To better understand the impact of a housing bubble, one needs to know a bit about the housing market. At the most basic level, one should recognize the implication of house prices that are hugely out of line with the fundamentals of the market. Suppose that the houses in a bubble-inflated market are selling for twice the price warranted by the fundamentals of the market. For instance, a house that would sell for $200,000 based on the fundamentals is instead selling for $400,000 due to the bubble.

 

5. Stimulus: It IsJust Spending

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When the economy began to deteriorate more rapidly following the financial panic in September 2008, the economy's desperate need for another dose of stimulus became increasingly clear. And although the economy had been shedding jobs since December 2007, the rate of job loss quickened following the collapse of AIG and Lehman. The economy lost 380,000 jobs in October and another 1.3 million in November and December. The unemployment rate hit 7.2 percent in December 2008, a full percentage point above its September level.

While the economy was deteriorating, Washington was largely paralyzed because of the election. President Obama won a decisive victory on November 4, but it was still two and a half months before he would take office. In principle, Congress could have pushed through a stimulus package providing for tax cuts or spending in areas where it could reach agreement with the Bush administration.

Aid to state and local governments would have seemed an obvious choice. At that point, collapsing house prices were already leading to a big hit on property tax collections, in addition to the falloff in sales and income tax revenue due to the downturn. And governments at all levels were finding borrowing much more costly due to the chaos in financial markets. In response, local governments across the country were cutting services and jobs, and raising taxes, all steps that would worsen the recession. Funding commitments from Washington could have relieved some pressure from these governments.

 

6. Real Stimulus: Progressive Programs to Boost the Economy

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The country having to endure long periods of high unemployment is wholly unnecessary for the simple reason that we know how to prevent it. Ever since Keynes, we understood that high unemployment, as occurred in the Great Depression or what we are experiencing in the housing crash recession, is caused by a lack of demand in the economy. The way to address high unemployment is to create demand. In other words, the answer was and still is to throw money at the problem.

That solution is not meant facetiously. Typically, we think that the economy's ability to meet the needs of the nation or the world is limited by the supply of resources: the number of workers; the output capacity of our factories and carrying capacity of our transportation system; the amount of retail, office, and residential space; and availability of natural resources, such as land, water, and oil. Though this thinking may be true in normal times (even then, the limits are not as hard and fast as is often portrayed), it clearly is not true during a period when the unemployment rate is in the double digits. The main economic problem in that situation is to generate demand for the huge amounts of excess capacity in almost every area.

 

7. Reforming the Financial System

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The U.S. financial system is badly in need of reform. This country is paying an incredibly high price for abuses and mismanagement within the financial sector. However, reform will not be an easy task. In spite of all the damage the banks have wreaked, in spite of the fact that they were forced to run to the government begging for bailouts, they are still prepared to fight tooth and nail against any reform that will limit their power and profitability. And given their enormous political power, this is a battle they still have a chance to win.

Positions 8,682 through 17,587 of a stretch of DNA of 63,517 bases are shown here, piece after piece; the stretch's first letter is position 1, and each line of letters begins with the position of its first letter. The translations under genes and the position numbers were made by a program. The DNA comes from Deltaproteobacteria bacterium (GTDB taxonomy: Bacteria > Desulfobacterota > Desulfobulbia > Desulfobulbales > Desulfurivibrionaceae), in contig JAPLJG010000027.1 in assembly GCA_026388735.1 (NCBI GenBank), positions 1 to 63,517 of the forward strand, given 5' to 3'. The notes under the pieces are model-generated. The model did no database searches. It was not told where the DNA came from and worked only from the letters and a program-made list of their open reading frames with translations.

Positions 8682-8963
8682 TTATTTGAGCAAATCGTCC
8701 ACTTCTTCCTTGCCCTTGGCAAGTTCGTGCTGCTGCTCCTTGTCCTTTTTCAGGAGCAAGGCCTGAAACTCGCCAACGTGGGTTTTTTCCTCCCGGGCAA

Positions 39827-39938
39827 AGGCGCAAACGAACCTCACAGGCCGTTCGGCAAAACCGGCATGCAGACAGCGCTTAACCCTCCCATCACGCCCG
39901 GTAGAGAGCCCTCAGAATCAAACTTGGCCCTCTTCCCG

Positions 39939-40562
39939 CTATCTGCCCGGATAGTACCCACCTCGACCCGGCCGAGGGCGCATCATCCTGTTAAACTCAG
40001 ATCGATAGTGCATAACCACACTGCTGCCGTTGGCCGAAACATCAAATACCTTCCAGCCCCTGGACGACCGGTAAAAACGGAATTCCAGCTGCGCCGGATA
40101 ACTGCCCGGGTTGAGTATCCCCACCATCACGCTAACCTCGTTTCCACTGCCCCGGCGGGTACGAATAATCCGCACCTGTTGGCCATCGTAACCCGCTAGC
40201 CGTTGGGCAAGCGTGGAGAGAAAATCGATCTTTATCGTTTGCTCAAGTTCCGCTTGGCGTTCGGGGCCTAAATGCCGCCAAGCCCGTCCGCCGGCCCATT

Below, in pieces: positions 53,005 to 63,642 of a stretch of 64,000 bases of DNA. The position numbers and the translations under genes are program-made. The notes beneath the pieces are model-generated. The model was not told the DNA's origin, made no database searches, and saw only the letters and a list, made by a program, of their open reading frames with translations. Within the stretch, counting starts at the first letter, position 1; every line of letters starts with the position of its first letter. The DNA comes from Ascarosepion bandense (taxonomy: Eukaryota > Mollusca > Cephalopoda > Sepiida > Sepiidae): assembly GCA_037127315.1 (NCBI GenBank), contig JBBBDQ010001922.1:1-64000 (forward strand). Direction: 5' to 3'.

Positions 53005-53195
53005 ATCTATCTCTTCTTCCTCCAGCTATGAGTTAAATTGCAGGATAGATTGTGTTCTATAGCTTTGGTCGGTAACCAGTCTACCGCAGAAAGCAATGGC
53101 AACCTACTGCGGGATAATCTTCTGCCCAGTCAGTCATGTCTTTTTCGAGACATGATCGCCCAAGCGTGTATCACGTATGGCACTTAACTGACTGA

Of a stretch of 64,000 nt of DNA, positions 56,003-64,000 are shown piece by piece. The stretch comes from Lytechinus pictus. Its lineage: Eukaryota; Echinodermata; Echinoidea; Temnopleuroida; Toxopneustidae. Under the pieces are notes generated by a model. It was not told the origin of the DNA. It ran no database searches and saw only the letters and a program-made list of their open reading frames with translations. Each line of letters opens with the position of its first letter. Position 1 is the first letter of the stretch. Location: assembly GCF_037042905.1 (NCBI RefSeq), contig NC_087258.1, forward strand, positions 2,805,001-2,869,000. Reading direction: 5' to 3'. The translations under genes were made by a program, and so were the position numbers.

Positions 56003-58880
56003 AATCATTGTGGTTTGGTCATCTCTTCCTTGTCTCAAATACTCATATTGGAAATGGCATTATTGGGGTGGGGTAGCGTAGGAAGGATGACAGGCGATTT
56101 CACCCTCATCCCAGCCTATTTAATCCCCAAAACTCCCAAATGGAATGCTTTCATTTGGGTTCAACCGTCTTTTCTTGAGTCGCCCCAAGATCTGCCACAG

This chapter lays out a reform agenda that focuses on the two most important reforms that need to be enacted as soon as possible: restructuring the Federal Reserve Board and instituting a financial transactions tax (FTT). Although many other important reforms are necessary to have a financial system that genuinely serves the rest of the economy, these two stand out as fundamental.

Reform of the Fed is crucial because of its control of monetary policy and its central role in financial regulation. An FTT is an important tool to limit the size of the financial sector. Both reforms will reduce the waste associated with a bloated financial sector and, by reducing the size and profit-ability of the financial sector, restrict its political influence. Such a restriction is essential because no set of regulations will be effective without the political will to enforce them.

 

8. Remember the Housing Bubble!

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If a liberal government ever pursued policies that produced the sort of disaster caused by the collapse of the housing bubble, liberal ideas would be banished from public debate for decades. Conservatives still make reference to policies of the 1960s, now more than 40 years old, when they want to rev up their faithful. But even the most wrongheaded program developed by the Johnson administration didn't cause a fraction of the damage wreaked by the housing bubble and its collapse. Yet, most of the bubble perpetrators continue in their careers, almost completely untainted by this incredibly destructive mistake, and their ideology largely passes unchallenged.

These perpetrators are able to get away with not paying any consequences because the people responsible for letting the bubble grow unchecked are still the people who dominate debates over economic policy. They have therefore airbrushed the real story away and filled the media with accounts of how complicated it all was.

Thus far they have been largely successful. The public doesn't realize that the vast majority of people currently in policymaking positions were either unable to see an $8 trillion housing bubble or too intimidated by the consensus in the economics profession to express their opinions. And the same holds true for the experts who prognosticate on the economy on the evening news shows or write opinion pieces in the newspapers.